photo tick 2

Sad But Inspiring

I was motivated to start this blog in part by the sad but inspiring experience leading up to my mother’s passing and thereafter during shiva. I have added a page entitled Sad But Inspiring to relate my experiences and impressions during this period. From time to time I hope, with G-d’s help to supplement it.

July 4, 2014 – 6 Tammuz 5774

Well our plane finally took off last night, over two hours late, which meant that there was no way I was going to make the maariv minyan in the STL Agudah in U City. Upon landing my son-in-law told me that he had arranged for a minyan to come to his house so that I could learn a mishna and say a kaddish derabbanan. They had already davened maariv but were more than willing to come out at 11pm to make a minyan for me. We arrived at the house and immediately the knocks on the front door started. More than a minyan of men came out so that I could say kaadish. Once again I am astounded by the kindness of others.

This incident does raise a question for me. Is it proper for me to impose on others like this? Yes, they are doing a chesed shel emes for the departed and a chesed for me, but do I have the right to ask others to leave their homes at 11pm just so I can say kaadish? A question I will need to get some guidance on.

In Chesterfield, where my daughter lives, the shul davens nussach Sefard. I daven nussach Ashkenaz. But as is becoming quite clear to me, a side benefit of being an aveil who travels is that by necessity I am becoming proficient in various nuschaos. In Boston it was nussach Ari. In Chesterfield it is nussach Sefard.

In any event, it will soon be Shabbos and with Shabbos comes an extra benefit. I do not have to worry about minyanim.

A good Shabbos to all.

July 3, 2014 – 5 Tammuz 5774

I am finding once again that saying kaddish is much more than just “saying kaddish”. What do I mean? Consider the following.

  • A central focus of every day of the year of aveilus is minyan. Every day’s schedule is built around minyan. Everything else in life – all those things that used to “control” my schedule – are now secondary; the primary “appointments” are Shachris, Mincha and Maariv. I guess that davening with a minyan is supposed to be the central activities of every Jew’s day – aveil or not – but at least in my case while minyan has always been of great importance it often has taken a second chair to trials, court hearings, business appointments, travel etc. My personal challenge will be keeping the primacy of always davening with a minyan three times a day when my aveilus is over.


  • When you are an aveil you not only say kaddish but during the week (excluding Shabbos and Yom Tov) you also almost always serve as the chazzan. In fact, it is more important for the neshama of the departed that the aveil serve as the chazzan than that he say kaddish. I recall when I was last an aveil, twenty nine years ago, the constant requirement of being the chazen was a bit of a burden. There were just some days that I wanted to be a mere congregant. This time around, however, my experience and reaction to having to lead the davening three times a day every day has so far been quite different. I now look forward to the task because it enhances my own personal davening. I focus and concentrate more on what I am saying and what it means than when I am sitting comfortably in my seat while someone else “does the work”. Enhanced kavanah another “benefit” of having to say kaddish.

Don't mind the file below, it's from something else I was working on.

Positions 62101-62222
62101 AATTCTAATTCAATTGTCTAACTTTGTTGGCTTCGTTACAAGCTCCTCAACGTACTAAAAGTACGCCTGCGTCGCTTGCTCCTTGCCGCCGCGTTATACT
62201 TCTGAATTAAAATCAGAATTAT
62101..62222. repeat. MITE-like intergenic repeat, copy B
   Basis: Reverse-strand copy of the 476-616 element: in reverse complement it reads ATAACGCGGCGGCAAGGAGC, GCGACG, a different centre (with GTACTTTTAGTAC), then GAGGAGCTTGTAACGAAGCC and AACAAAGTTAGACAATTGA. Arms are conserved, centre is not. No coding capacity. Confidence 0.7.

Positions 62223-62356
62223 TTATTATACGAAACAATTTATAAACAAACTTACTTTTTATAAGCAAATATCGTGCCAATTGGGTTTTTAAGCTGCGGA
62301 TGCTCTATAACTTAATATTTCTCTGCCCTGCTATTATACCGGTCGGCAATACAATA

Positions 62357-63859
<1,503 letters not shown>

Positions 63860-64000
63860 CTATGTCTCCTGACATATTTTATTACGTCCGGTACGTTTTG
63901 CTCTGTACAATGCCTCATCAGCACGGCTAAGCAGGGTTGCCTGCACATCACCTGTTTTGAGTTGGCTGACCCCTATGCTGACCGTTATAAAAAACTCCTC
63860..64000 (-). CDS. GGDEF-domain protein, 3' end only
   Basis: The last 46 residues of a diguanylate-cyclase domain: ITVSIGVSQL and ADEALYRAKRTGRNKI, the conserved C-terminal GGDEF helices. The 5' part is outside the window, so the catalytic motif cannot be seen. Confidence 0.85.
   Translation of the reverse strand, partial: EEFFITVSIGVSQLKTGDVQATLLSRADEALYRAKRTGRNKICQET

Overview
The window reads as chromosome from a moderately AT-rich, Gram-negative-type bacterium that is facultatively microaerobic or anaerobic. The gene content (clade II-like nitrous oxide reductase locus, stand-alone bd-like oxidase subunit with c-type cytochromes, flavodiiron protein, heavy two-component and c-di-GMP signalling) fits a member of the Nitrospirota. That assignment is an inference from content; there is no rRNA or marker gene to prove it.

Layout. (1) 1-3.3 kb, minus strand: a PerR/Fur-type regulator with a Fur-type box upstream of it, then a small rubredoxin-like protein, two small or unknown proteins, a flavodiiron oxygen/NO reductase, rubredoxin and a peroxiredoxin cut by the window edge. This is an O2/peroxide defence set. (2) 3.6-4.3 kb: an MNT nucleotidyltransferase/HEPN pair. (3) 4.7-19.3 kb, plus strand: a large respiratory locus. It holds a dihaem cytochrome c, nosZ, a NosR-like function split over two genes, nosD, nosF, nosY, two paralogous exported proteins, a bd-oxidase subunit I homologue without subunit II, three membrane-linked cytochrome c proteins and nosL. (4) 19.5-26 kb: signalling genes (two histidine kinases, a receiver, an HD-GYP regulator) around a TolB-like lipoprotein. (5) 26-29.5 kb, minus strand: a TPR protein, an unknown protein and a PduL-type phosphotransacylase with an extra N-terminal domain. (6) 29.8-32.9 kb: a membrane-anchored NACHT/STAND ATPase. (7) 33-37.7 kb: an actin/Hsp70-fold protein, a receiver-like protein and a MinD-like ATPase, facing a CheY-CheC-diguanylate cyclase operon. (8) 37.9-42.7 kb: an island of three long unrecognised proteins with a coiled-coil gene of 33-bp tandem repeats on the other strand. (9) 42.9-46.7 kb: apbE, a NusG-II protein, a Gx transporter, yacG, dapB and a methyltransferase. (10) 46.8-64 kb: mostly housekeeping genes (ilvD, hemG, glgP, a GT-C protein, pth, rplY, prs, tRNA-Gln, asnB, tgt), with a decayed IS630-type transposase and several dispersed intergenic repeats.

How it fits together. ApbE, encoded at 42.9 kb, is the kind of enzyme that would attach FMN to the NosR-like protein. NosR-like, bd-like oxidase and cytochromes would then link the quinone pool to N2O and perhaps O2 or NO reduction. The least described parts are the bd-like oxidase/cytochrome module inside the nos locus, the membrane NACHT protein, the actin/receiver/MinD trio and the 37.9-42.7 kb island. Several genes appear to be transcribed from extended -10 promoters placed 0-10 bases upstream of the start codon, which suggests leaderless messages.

• And then there is what seems to be the never ending kindness of others. Take today for example. We are traveling to St Louis for Shabbos to be with our kids. I absolutely needed a mid day Mincha minyan at the Agudah office in order to make a flight that would get me to STL in time for a Maariv minyan. Word went out to the participants in the DC Agudah minyan that I really needed the afternoon minyan and notwithstanding the July Fourth holiday weekend and the shortened work day in many offices today we had a more than a minyan. Why? Because people wanted to make sure that I was covered. Me keamcha yisrael!



As I write this blog entry my wife and I are sitting in Reagan airport waiting for our flight – which is now delayed two hours due to thunderstorms. So much for making the 930pm minyan at the STL Agudah. I am hopeful, however, that my arrival will not be too late and that my son-in-law Jose’s (yes! Jose – Mexican born and frum!) efforts to gather a minyan for me will be successful. I know that it is inevitable that there will be circumstances that will cause me to miss a kaddish and learn a mishna instead. I’m just not ready for that to happen so soon into my aveilus. At the end of the day, however, I recognize that every kaddish is in His hands, just like everything else in my life. All I can do is my hishtadlus – try my absolute hardest never to miss.

June 30, 2014 – 2 Tammuz 5774


It is sad to have to say kaddish for a parent – even one like my mother a”h who who lived a long life.


It is tragic to, G-d forbid, have to say kaddish for a child.


It is beyond all comprehension to have to say kaddish for an innocent child murdered simply because he was a Jew.


My heart cries out in pain over the news of the tragic loss of the kedoshim Eyal Yifrach, Gilad Shaar, and Naftali Frenkel, may G-d avenge their blood. I mourn with all of Israel, the murder of these three, innocent young boys.